Chutzpah, Confidence, Naiveté-a Noxious Mix
Cheney's chutzpah on this key issue has been particularly striking. On March 16, 2003, just three days before the war, he zoomed far beyond the evidence in telling NBC's Meet the Press, "We believe he [Saddam Hussein] has, in fact, reconstituted nuclear weapons." Asked about ElBaradei's report just nine days before that Iraq had no nuclear weapons program, Cheney said, "I disagree...I think Mr. ElBaradei is frankly wrong."
"How did they ever think they could get away with it-I mean using forgery, hyperbole, half-truth, malleable house-engineers, and carefully rehearsed émigrés?" asked a government scientist. Well, remember his March 16, 2003 remarks on NBC's Meet the Press just before the war?
"We will be greeted as liberators...the people of Iraq will welcome us as liberators."
The administration's reasoning, it seems clear, went like this: We'll use the forged documents on Iraq seeking uranium in Niger and the strained argument that those famous aluminum tubes were destined for centrifuge application, and that will be enough to get Congress to go along. The war will be a cakewalk. We'll depose a hated dictator and be hailed as liberators. We'll become the dominant world power in that part of the world and, with an infrastructure of permanent military bases in Iraq, we'll be able to make our influence felt on the disposition of oil in the whole region. Not incidentally, we will be in position to prevent any possible threat to Israel. At that point, then, tell me: who is going to make a ruckus over the fact that we used a little forgery, hyperbole, and half-truth along the way!
And so, our Congress was successfully conned into precipitous action to meet a non-existent threat. We deposed Saddam and occupied the country. Everything fell into place. But the Iraqis missed their cue and failed to welcome our troops as liberators. All this brings to mind the old saying, "There is no such thing as a perfect crime."
Concern, Pressure From Abroad
At this point, British officials, who have had a front-row seat for all this, are worried that Cheney is now driving administration policy on Iran, according to a recent article in The Times of London. Adding to London's concern is the fact that the Pentagon seems to be relying heavily on "alarmingly inconclusive" satellite imagery of Iranian installations.
(For those of you who missed it, please know that since 1996 analysis of satellite imagery has been performed in the Department of Defense, not by CIA analysts, as had been the case before. As you can imagine, this has made it much easier for the Pentagon to come up with the desired "supporting evidence" than was the case in the days when CIA had that portfolio and imagery analysts were encouraged to "tell it like it is.")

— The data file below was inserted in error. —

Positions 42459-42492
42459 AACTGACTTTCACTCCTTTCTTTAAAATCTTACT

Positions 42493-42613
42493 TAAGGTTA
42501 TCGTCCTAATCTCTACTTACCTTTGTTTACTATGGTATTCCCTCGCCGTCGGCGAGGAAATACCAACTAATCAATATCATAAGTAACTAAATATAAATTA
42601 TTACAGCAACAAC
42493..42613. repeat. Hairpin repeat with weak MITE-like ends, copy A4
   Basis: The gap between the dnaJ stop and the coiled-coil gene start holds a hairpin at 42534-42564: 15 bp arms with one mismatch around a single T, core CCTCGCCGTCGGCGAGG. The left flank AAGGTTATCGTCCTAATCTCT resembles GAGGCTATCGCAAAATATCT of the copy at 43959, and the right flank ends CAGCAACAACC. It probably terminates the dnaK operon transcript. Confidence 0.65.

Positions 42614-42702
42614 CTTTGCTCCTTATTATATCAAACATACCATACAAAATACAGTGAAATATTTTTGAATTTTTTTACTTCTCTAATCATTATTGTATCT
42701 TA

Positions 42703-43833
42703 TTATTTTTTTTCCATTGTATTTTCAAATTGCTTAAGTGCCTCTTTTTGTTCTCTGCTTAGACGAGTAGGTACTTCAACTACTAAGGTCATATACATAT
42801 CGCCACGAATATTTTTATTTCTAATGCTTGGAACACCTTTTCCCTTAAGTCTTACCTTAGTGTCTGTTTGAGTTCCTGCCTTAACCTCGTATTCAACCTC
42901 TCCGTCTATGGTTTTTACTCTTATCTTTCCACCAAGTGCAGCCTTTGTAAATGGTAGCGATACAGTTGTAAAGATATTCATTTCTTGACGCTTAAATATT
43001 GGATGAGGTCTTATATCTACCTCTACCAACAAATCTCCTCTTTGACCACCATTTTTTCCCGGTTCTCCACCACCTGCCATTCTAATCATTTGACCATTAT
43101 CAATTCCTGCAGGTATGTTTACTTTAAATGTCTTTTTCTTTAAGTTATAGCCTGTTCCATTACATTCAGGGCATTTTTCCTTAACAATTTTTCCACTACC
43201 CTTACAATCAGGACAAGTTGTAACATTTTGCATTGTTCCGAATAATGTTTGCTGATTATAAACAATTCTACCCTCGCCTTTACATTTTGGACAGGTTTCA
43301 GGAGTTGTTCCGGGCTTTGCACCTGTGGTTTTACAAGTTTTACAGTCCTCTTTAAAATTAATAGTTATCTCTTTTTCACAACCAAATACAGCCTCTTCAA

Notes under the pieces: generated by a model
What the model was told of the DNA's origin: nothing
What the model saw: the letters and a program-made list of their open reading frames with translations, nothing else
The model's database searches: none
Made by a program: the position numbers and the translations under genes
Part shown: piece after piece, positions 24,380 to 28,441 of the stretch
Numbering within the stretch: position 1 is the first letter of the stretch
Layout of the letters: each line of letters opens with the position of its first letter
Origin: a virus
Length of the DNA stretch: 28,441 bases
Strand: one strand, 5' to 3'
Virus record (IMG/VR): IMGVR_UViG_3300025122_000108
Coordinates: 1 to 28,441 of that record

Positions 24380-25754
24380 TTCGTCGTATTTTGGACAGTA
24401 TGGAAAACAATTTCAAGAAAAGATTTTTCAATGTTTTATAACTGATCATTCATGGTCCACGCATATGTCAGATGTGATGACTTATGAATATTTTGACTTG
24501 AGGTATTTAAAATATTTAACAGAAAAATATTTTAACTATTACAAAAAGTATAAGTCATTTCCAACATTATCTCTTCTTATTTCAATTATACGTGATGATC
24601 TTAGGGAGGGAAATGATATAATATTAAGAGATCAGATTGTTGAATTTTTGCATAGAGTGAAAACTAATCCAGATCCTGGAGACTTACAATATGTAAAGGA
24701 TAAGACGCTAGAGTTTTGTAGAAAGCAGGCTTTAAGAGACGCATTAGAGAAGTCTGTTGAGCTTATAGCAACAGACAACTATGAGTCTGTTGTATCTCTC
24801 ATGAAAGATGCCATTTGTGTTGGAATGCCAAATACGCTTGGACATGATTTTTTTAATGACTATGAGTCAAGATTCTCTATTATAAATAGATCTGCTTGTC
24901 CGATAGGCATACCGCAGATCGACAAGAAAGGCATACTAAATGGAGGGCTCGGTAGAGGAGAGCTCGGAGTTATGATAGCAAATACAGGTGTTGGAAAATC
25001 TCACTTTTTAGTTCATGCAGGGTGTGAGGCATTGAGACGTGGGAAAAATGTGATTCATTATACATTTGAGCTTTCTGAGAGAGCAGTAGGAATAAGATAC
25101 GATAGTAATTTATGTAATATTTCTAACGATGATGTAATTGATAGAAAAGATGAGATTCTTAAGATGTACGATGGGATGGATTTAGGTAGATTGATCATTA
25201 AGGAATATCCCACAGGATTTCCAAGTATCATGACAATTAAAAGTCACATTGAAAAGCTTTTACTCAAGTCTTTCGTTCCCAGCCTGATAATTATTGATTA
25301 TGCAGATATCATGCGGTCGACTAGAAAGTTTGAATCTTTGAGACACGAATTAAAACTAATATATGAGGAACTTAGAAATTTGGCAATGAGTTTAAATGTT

Complicating the Iranian nuclear issue still more is the hard-nosed attitude of Israel. Its defense minister has warned, "Under no circumstances would Israel be able to tolerate nuclear weapons in Iranian possession."
The British are well advised to worry, given the appeal that preemption holds for our vice president and president. In his August 26, 2002 speech, Cheney also became the first senior US official publicly to refer approvingly to Israel's bombing of the Iraqi nuclear reactor at Osirak in 1981. (In a rare instance of US willingness to criticize Israel at the UN, Washington had joined other Security Council members in unanimously condemning Israel's preemptive attack. And, as far as I know, that remains the official US position.)
Cheney and Israel
Cheney, nonetheless, has done little to disguise his admiration for Israel's policy of preemption. Ten years after the attack on Osirak, then-Defense Secretary Cheney reportedly gave Israeli Maj. Gen. David Ivri, then the commander of the Israeli Air Force, a satellite photo of the Iraqi nuclear reactor destroyed by US-built Israeli aircraft. On the photo Cheney penned, "Thanks for the outstanding job on the Iraqi nuclear program in 1981."
Looking again at the Cheney-Imus dialogue last week, Cheney, after expressing deep concern over Iran's "fairly robust new nuclear program," repeated basically what Condoleezza Rice had said earlier in the week-"Iran has a stated policy that their objective is the destruction of Israel." Imus then brought up the subject of preempting Iran, asking, "Why don't we make Israel do it?"
Cheney's response should give all of us pause:
"Well, one of the concerns people have is that Israel might do it without being asked, that if, in fact, the Israelis became convinced the Iranians had significant capability, the Israelis might well decide to act first, and let the rest of the world worry about cleaning up the diplomatic mess afterwards."
The vice president's nonchalance betrays the apparent equanimity with which he regards such a possibility. His words are bound to endear him further with Israeli Prime Minister Ariel Sharon, but the tone, as well as the words, are poison to 1.3 billion Muslims.